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Why Ohio property owners shouldn’t ignore boundary issues

On Behalf of | Oct 26, 2023 | Real Estate |

Property owners in Ohio generally invest quite a bit in the real property that they purchase. Whether they own rural acreage for agricultural purposes or a small residential plot in the city, every square foot of property ultimately contributes to the value of their real estate holdings. The proper enforcement of boundaries is part of maintaining the value of such property.

Frequently, people use established markers or word of mouth from a seller at the time of purchase to set the boundaries of their property. They may then end up embroiled in a conflict with their neighbors because of a boundary incursion. Many people dealing with a boundary-related conflict will take the matter to civil court. Although doing so may seem unnecessarily aggressive, it is actually a smart move to protect what is likely someone’s most valuable resource.

Boundary issues could lead to adverse possession claims

When one party openly and continually uses someone’s property, they can eventually ask to become the owner of that property. The adverse possession statutes in Ohio allow those who have occupied land for at least 21 years to ask the courts to change the ownership records so that they now are the official owner of that property. They need to openly use the property and become the only party regularly utilizing it.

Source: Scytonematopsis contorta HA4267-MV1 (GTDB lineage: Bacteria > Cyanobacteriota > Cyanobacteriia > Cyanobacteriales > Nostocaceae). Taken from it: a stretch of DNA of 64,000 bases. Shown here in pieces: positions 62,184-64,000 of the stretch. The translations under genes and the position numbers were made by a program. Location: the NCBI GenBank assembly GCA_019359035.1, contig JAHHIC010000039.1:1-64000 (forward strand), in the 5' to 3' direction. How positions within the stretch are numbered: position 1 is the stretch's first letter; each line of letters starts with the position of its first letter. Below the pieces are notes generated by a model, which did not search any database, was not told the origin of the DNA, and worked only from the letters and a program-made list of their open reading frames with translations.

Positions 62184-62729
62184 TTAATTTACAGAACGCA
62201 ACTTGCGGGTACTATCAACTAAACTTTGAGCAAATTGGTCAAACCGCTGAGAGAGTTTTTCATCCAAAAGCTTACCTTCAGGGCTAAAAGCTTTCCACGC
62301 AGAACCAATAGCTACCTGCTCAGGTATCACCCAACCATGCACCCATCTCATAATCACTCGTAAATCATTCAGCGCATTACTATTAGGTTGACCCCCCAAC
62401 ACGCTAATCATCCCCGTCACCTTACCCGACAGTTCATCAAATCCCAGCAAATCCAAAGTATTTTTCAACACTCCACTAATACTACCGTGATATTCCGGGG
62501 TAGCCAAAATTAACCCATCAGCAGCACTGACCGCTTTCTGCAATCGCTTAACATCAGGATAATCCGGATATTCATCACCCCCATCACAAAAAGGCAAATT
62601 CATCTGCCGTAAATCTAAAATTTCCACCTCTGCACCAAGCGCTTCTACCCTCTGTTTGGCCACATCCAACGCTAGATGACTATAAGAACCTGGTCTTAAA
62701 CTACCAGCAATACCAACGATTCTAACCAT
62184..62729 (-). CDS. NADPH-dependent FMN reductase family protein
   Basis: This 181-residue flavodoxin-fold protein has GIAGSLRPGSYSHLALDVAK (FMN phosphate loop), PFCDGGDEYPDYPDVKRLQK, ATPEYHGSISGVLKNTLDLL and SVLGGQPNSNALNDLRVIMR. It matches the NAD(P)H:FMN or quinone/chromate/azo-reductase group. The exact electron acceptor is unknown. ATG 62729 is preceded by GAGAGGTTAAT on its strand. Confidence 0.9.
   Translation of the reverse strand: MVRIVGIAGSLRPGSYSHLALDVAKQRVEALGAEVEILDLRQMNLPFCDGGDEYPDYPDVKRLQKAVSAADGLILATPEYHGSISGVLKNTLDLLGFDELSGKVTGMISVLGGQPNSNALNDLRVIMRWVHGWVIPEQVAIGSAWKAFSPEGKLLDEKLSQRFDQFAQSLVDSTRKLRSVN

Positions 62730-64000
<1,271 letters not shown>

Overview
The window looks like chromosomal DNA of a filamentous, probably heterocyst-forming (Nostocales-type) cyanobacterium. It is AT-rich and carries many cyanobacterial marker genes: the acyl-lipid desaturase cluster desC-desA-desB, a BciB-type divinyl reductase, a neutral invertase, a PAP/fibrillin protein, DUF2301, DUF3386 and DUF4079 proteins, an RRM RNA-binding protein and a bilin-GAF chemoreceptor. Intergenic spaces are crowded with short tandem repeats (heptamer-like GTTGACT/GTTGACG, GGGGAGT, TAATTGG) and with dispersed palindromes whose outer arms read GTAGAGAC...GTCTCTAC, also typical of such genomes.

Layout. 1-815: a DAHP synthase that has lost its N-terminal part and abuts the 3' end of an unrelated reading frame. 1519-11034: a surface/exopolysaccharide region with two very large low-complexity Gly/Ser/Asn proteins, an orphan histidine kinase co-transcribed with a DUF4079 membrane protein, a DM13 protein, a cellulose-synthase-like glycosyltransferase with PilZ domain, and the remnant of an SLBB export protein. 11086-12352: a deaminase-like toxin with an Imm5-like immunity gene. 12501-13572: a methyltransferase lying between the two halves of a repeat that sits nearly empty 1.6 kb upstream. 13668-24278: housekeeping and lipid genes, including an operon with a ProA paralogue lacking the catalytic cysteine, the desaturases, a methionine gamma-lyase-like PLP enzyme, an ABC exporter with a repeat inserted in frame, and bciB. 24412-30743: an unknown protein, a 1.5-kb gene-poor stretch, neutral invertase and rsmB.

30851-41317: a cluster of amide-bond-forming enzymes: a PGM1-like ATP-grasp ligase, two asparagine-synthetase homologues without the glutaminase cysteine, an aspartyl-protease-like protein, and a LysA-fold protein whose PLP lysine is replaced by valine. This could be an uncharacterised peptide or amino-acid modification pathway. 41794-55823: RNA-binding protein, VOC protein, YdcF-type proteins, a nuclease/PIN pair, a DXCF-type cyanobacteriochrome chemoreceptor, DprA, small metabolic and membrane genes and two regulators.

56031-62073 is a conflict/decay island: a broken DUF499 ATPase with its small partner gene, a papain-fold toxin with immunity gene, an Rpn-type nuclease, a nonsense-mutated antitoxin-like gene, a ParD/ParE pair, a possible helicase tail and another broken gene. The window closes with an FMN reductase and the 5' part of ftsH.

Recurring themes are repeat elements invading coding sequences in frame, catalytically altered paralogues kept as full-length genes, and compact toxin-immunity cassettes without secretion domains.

Whether someone puts a fence one foot over the boundary line in the city or in the middle of someone’s unimproved acreage, those violations might lead to the actual owner eventually losing their rights to the property. The only way to protect against such challenges is to enforce the boundary. A survey may be necessary to clarify the boundary and validate that there has been a violation of some sort.

In many cases, property owners will need to take the matter to court to force someone to move a fence or to effectively evict them from property that they continue to access without permission. Although small sections of land may not seem like a major concern, losing part of a city plot or a portion of one’s acreage could significantly reduce the overall value of the property and impact what someone can do with their real estate.

Recognizing when real estate litigation may be necessary can help people protect an investment that they have already made. Seeking legal guidance is a good way to start exploring one’s rights and options in this regard.